If you are looking to gain muscle mass, then your calories will need to be higher along with increasing your training volume. Remember what we mentioned above about cycling your volume though.
There is a lot more information that goes into nutrition for performance, but that is kind of out of our scope of practice. If you want more specific information about nutrition, then find a registered dietician or nutritionist.
Obviously things like stretching and massage are not useless. Depending on your sport, you need to have a certain amount of range of motion that you can tap into. But haphazardly stretching your hamstrings or back muscles are not going to prevent injuries and, in some cases, it can actually leave you more at risk for injury.
If you have a history of getting injured or feel like you're stuck, then give us a call at (607) 425-3369 or send us an email at email@example.com.
In the meantime, try incorporating these tips into your daily life and share this with your training buddies!
So you have been dealing with a nagging pain. You decide that you should just take a couple weeks off from running or working out and let it heal. Maybe even your physician prescribed the rest. While proper rest and recovery is important, it is likely not the solution to your problem.
People often get stuck in this rest/injury cycle. Where they get hurt, rest, come back, get hurt, rest, come back, etc. Spinning their wheels and stalling their progress.
It’s not that rest is inherently bad. Resting will help the irritated tissues heal and reduce the pain and symptoms. This is seen as the solution to the problem. “I feel better, so everything must be good, right?” Not really.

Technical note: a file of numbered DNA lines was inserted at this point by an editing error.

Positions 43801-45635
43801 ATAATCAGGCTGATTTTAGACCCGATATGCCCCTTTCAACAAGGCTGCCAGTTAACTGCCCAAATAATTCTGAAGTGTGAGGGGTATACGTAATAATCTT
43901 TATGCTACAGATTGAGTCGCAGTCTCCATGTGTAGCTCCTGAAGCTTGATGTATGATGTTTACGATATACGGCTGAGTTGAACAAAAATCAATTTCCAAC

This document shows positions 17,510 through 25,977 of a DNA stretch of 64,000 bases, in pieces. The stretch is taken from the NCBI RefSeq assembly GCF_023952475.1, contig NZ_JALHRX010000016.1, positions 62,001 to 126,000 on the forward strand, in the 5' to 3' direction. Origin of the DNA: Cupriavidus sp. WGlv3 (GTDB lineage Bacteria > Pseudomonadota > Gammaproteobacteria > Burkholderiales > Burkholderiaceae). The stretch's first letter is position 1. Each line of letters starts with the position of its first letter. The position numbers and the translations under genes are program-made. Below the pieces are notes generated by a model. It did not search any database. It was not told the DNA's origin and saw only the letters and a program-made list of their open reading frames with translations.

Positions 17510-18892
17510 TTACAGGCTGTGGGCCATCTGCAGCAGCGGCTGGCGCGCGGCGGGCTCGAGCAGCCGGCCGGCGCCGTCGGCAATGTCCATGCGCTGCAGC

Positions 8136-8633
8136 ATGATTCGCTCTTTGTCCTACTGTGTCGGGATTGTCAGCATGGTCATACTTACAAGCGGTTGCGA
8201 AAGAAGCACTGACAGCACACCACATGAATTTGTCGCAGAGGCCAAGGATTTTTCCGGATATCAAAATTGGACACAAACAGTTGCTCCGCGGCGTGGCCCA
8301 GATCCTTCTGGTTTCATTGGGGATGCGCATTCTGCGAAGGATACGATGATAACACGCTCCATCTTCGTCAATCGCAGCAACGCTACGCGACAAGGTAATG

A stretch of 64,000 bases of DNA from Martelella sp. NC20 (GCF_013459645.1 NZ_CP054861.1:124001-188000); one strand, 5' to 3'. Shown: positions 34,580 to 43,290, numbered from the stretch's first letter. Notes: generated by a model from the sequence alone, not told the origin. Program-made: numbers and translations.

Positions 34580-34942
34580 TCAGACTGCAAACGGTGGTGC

Ask yourself this, why did you get hurt in the first place? There are a lot of factors that could answer this question. This could be poor nutrition, poor sleep, and even improper rest time. If any of these are not addressed properly, then our recovery could be sub-optimal and lead to overuse injuries. But the main factor I want to focus on is finding the root cause of the problem.
If you are a runner with foot pain, is the foot the real cause of the problem? Probably not. We would look further up the chain. Some things we would asses are:
If all you do to heal an injury is rest, the root cause never gets addressed. As soon as you jump back into training, the cycle of pain and injury begins again.
Don’t get stuck spinning your wheels when you have goals that you want to achieve, group runs to participate in, or need that stress relief after work. Break the cycle by giving us a call at (607) 425-3369 or clicking the link below to request a Free Discovery Visit!
What is a Discovery Visit? It is a free 20 minute visit with a sports injury specialist where we sit down and talk about what you have been struggling with. At the end of the visit we let you know exactly what is going on and how we can help you fix it. If that sounds like something you would be interested in, then click the link below to quest one of these limited sessions!